By Terry Pellman
"We've got a real barnburner."
"The Irish should just play Notre Dame football."
"That's a nail in the coffin."
"There's no question about it."
In the world of sports we live in, clichés have become as synonymous with the game as the questions of sexual identity have become with Lindsey Lohan: There's no question about it.
At this time of the year, when teams are looking to fill positions vacated by graduation or early entry into the NFL draft, we hear another of these clichés—so often, in fact, it has become somewhat mind-numbing when seeking a definition for one word.
It's a question on the tip of every football fan's tongue: the main ingredient in a good majority of any beat writer's questions to the coach or player they might be interviewing at the time.
In fact, it's something that has seeped its way down to the point players tend to use the phrase to answer questions offered no matter what the question.
Recently, when asked about what was needed on the defensive side of the ball for this year's Alabama team, instead of talking about better coverage skills (more endurance) or better tackling techniques, Alabama linebacker Rolando McClain responded to the question by answering:
"I know I need to be more of a leader with Rashad (Johnson) gone. Just lead by example and be a vocal leader. My play speaks for itself, I think, but I have to do a better job of keeping everyone intense and keeping everyone up."
At the risk of using yet another cliché, Alabama fans want to see the "best 11 players on the field" next season when the Tide arrives in Atlanta to face Virginia Tech in their season opener.
Who fits that bill?
For one to find the answer to that question, one has to ask what it is that constitutes a starter in coach Nick Saban's mind. What is it he's looking for out of the players that makes them the ideal man to fill that role?
Athleticism is something that I think we can all set aside.
While recruiting rankings are suspect when it comes to forecasting wins and losses in the future, they do provide an accurate view on where players stack up against others on the Alabama squad; a common trait found with all of them is they are very good athletes.
According to Coach Saban, there are three areas that come into play when the staff makes their determinations on who fills these starting positions.
"The most important thing we look for in a scrimmage is how a guy competes," Coach Saban said. "A guy who plays hard, doesn't get frustrated, is relentless, coming back and playing is important to him, they have the right plan and really get after it."
The players who aren't in starting roles right now are beginning to fall into two categories this spring. In fact, these two groupings were described in the opening statements in Saban's press conference following a practice session this week.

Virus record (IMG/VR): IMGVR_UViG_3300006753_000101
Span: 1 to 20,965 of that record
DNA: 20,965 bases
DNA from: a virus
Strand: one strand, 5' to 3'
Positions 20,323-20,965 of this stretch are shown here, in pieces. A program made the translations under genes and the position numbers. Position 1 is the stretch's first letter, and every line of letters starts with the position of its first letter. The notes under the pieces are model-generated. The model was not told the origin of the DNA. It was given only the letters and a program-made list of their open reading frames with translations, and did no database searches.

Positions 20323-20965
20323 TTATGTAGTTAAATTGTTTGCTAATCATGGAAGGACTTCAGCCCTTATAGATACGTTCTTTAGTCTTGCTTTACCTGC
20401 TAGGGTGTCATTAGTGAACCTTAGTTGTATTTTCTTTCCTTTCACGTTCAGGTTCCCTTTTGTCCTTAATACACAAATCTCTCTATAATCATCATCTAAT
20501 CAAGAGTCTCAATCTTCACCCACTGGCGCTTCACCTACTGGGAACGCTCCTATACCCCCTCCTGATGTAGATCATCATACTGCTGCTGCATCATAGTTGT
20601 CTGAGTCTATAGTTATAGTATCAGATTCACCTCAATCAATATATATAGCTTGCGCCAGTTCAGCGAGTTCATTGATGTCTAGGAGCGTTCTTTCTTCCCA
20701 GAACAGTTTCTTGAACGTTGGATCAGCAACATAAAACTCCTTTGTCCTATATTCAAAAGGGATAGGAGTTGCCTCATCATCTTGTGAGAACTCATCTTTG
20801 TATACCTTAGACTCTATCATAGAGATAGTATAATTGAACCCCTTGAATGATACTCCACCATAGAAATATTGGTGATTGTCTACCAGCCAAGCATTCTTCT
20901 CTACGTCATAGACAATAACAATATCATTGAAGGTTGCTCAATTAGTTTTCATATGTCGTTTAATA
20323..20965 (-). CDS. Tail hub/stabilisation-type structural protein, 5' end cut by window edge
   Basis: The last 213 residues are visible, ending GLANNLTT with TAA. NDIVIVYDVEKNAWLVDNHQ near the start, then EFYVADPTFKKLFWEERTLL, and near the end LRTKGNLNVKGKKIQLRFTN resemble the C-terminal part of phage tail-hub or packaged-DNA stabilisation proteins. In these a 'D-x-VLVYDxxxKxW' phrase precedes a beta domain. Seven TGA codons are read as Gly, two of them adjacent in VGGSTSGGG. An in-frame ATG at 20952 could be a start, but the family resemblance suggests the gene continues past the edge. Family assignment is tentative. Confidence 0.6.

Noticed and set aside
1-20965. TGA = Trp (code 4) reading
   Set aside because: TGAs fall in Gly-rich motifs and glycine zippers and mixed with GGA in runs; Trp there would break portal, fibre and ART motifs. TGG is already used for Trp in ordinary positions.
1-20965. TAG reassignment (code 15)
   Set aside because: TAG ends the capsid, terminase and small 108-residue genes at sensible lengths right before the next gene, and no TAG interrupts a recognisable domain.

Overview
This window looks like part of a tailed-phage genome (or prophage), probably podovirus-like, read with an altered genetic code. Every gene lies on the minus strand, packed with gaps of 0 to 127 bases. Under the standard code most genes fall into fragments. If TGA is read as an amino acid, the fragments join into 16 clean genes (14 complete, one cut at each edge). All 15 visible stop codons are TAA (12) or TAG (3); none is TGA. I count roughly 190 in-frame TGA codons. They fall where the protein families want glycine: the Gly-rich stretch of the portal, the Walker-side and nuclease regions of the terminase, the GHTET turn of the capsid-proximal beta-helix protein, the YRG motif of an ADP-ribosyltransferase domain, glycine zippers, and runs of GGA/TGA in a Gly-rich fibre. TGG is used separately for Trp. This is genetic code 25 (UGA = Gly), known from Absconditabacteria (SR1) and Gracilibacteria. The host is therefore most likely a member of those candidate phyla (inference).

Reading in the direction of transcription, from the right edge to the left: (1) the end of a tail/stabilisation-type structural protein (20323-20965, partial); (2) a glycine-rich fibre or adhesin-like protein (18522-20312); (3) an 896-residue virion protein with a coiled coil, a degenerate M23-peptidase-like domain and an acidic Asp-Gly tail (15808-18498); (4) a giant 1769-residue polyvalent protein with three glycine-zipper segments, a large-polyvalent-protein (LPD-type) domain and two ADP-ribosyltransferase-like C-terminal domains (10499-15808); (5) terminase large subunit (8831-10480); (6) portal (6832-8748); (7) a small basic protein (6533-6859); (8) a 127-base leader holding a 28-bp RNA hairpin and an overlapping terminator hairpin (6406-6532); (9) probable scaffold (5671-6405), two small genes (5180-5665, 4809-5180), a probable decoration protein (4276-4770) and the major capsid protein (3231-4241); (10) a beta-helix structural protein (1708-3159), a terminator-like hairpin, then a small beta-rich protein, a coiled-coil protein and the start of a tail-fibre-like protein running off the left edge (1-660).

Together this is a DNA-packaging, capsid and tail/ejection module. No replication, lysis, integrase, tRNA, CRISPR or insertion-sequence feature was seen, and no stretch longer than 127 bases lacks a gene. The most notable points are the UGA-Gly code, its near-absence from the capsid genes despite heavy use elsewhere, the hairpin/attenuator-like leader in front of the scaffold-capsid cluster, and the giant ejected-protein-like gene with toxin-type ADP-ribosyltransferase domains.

He mentioned how these are players separated not by leadership, but by maturity. Some of them are "relentless competitors that are fighting their way through the struggles" that are inherent with spring camp. Others, who are not going to fall in consideration for those vacant positions, are "doing just what they have to just to get through spring practice."
Team loyalties aside, which group would you want to see receive the most playing time?
It's a simple answer, only complicated by those who try to look at these competitions far too intently.
"The No. 2 things are the consistency and performance, that level that everyone has been able to achieve when they're out there on their own."
I suppose, in the grand scheme of things, consistency and performance do fit the bill of clichés. However, also in that arena, it's a definitive description of what a head coach is going to want out of his key personnel.
One of the anticipated battles of the Alabama spring camp hasn't been a battle, or even a minor skirmish at this point.
There was a lot of talk about whether redshirted freshman Star Jackson was going to push Greg McElroy for the starting quarterback position for the 2009 season. Yet McElroy has entrenched himself as the man to beat.
How did he do it?
The decisions he's made while running the offense this spring have been mature, consistent decisions. It's important that he understands his role and how it fits in the Alabama offense, but most important is how he understands exactly the goals of the Bama offense: how all of these have a direct bearing on how the unit performs as a whole.
That understanding of the offense has allowed him to tutor other players in areas where they are improving in their performance.
Dare I say it?
His consistency and performance have allowed him to emerge as the leader of the offense—the starting quarterback.
Saban's third criteria, which is most likely a given in any football fan's mind (perhaps the most obvious as well), is also the most crucial.
"And then obviously to evaluate players. There are some guys who practice well, and they get into a game and they can't take it to the field. There are other guys it's always a struggle in practice, but they always play a little better in a game."
"That's why they pay him the big bucks."
The latter of those two I've only witnessed once: Shaun Alexander.
In his days at the Capstone, he wasn't a player that was close to being known for his conditioning work. But when it came to Saturday, his performances spoke for themselves. He was a true "diamond in the rough."
The former isn't something a coach wants to see, but surely something they want to recognize before Saturdays in the fall.
"We have to make sure anyone who can help us is on the field."
While the basics of what it takes to be a starter for Alabama this fall are elementary, I won't begin to even think about even the topic for a dissertation that might describe those nuances Saban holds close to his vest.
All I can say is:
He has a great feel for the game.
News, notes, and video following Alabama's last practice, second scrimmage of the spring.